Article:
Running a microgravity laboratory that is also home to its six technician–astronauts requires planning and supplies. Delivering all of the food, water, fuel, experiments, samples and clothes and departing with finished experiments or waste is done by five different unmanned space ferries. During ESA astronaut Alexander Gerst’s Blue Dot mission, four of these spacecraft visited the outpost and Alexander trained for all of their arrivals.
Automated Transfer Vehicle
The Automated Transfer Vehicle (ATV) is the largest ESA spacecraft ever launched. The fifth in the series, ATV Georges Lemaître, was also the last. The 20-tonne freighter approached and docked automatically with the Space Station under Alexander’s watchful eye and was monitored on Earth by the ATV control centre in Toulouse, France.
Once attached, Alexander was the assigned ‘loadmaster’ responsible for unloading and cataloguing more than 2000 kg of equipment. One item was highly anticipated: the electromagnetic levitator, a miniature furnace for unique research into metal super-alloys.
Georges Lemaître can boost its host’s orbit – the Station gradually loses altitude as it circles our planet; it would eventually fall back to Earth without regular boosts. If needed, ATV can even push the Station out of the way of space debris on a collision-course.
After around six months, ATV Georges Lemaître will leave the Station packed with waste. The last ATV promises to go out with a flash, following a slow reentry so that astronauts can observe from above as it burns up harmlessly in Earth’s atmosphere.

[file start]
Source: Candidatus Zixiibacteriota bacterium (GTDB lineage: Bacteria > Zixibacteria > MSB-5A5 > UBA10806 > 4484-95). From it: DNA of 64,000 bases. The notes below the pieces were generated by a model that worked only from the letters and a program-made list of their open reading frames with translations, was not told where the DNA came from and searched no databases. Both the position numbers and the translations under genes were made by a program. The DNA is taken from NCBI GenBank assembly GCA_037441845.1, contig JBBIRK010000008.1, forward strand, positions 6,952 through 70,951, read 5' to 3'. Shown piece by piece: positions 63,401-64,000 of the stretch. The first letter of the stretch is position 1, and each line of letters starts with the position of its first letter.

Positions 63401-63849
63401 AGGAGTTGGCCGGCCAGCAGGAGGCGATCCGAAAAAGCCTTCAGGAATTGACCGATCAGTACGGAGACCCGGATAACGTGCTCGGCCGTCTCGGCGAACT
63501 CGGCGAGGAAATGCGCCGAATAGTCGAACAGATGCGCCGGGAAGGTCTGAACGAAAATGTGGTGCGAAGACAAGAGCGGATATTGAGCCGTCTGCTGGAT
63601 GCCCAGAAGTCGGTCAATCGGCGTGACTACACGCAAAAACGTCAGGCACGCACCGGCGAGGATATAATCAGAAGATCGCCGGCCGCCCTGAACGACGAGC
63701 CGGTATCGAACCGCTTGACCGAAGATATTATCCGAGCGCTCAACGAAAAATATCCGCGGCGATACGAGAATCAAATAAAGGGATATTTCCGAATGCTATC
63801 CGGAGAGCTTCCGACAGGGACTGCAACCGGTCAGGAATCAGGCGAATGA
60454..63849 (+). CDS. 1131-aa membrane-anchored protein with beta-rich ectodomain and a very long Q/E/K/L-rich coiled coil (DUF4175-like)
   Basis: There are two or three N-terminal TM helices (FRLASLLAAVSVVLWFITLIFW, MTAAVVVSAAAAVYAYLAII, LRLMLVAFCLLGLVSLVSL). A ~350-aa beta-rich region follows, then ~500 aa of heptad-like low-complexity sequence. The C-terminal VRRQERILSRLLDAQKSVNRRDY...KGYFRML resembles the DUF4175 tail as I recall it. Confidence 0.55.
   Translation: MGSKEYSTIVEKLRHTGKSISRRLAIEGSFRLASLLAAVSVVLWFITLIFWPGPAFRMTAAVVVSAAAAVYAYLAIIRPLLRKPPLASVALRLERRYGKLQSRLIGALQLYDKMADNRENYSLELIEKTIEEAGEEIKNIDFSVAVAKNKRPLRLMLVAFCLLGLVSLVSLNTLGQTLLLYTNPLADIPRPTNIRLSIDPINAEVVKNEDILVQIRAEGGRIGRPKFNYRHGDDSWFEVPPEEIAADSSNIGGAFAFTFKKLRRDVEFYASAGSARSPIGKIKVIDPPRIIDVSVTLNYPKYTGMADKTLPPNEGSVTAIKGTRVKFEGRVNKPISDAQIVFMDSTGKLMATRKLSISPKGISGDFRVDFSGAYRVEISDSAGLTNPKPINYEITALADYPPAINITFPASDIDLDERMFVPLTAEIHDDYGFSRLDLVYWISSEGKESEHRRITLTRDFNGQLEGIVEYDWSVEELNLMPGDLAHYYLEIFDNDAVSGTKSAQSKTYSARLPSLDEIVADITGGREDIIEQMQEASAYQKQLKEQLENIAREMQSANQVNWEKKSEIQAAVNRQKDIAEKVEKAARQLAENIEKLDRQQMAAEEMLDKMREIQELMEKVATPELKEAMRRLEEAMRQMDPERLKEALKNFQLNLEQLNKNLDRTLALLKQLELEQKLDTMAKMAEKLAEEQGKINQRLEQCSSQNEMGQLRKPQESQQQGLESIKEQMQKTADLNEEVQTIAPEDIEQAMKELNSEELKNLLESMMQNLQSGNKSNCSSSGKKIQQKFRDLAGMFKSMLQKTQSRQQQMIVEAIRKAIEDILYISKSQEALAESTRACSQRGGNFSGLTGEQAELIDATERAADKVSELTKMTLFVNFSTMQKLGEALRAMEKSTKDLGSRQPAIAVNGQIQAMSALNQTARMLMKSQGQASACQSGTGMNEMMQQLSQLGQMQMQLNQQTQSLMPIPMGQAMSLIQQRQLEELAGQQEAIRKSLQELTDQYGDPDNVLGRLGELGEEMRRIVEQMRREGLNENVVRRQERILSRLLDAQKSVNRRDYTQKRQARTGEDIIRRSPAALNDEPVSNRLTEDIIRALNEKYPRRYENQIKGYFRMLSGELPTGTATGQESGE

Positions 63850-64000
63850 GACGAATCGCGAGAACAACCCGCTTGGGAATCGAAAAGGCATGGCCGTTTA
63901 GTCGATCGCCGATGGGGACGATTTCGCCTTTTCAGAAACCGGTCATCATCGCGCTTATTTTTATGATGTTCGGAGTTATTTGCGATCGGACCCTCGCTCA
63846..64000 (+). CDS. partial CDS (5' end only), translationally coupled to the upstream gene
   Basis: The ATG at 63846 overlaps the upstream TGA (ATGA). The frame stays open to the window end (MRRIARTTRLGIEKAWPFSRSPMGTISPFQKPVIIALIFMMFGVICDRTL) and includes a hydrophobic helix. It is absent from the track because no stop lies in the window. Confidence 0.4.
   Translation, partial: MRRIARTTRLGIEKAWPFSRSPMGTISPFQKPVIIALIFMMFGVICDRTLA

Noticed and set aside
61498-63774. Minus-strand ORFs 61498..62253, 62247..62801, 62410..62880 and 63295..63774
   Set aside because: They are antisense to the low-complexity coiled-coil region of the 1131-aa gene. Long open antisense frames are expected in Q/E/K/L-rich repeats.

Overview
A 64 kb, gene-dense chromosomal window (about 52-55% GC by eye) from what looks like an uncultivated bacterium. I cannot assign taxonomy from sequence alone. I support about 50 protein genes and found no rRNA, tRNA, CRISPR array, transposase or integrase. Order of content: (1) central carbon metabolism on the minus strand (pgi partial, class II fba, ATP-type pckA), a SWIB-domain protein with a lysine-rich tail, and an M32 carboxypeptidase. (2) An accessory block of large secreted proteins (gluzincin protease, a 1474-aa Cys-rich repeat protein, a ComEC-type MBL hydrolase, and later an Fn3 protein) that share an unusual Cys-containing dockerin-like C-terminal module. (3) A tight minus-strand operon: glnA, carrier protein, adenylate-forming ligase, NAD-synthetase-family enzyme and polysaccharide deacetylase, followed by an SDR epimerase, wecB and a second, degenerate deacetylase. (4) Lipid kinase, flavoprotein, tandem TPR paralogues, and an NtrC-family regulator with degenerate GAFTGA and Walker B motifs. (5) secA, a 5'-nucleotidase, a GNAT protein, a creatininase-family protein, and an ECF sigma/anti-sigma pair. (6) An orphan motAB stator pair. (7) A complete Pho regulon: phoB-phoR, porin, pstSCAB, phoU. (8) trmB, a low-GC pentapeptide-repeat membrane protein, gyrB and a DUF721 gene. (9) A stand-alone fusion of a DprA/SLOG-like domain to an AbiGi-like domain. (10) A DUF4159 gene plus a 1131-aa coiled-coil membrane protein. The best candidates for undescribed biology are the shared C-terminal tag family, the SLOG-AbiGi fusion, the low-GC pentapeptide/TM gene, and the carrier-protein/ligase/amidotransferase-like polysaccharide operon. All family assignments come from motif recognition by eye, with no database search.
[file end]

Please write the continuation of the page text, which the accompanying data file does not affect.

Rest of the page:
The Progress spacecraft are the Russian counterpart to ATVs and are the only other spacecraft to dock autonomously with the Station. Progress spacecraft are adapted from the Soyuz that flew Alexander and crewmates to the Station. Progress and ATV connect with the Station’s Russian docking ports.
Progress bring over 2000 kg to the Station and two arrived during the Blue Dot mission.
The Dragon spacecraft, built by Space-X, are part of the US commercial space programme and the first commercial spacecraft to dock with the orbital outpost. One Dragon arrived during Alexander’s stay: Dragon-4 in June 2014. Dragon is the smallest spacecraft to arrive with supplies but it has an important trick up its sleeve: it is the only spacecraft aside from Soyuz that returns to Earth. For this reason, Dragon is used to return experiment samples back to the scientists on Earth when needed.
Cygnus is a commercial spacecraft built by Orbital Sciences. Although of different designs, Dragon and Cygnus share mission profiles. Both fly close to the Station to be captured by the outpost’s robotic arm for berthing. Alexander is trained to grapple both spacecraft and move them safely into contact with his orbiting home with the 20 m-long robotic arm Canadarm-2.
Cygnus and Dragon both stay attached for about a month. At the end of its mission, Cygnus does not return to Earth but burns up in the atmosphere like ATV and Progress.
Cygnus has the same tried and proven outer shell as many other Space Station structures. Columbus, Harmony, Unity and ATV’s ‘skin’ was designed and built in Turin, Italy. Cygnus-2 was launched to the International Space Station on 13 July and left the outpost 16 August 2014.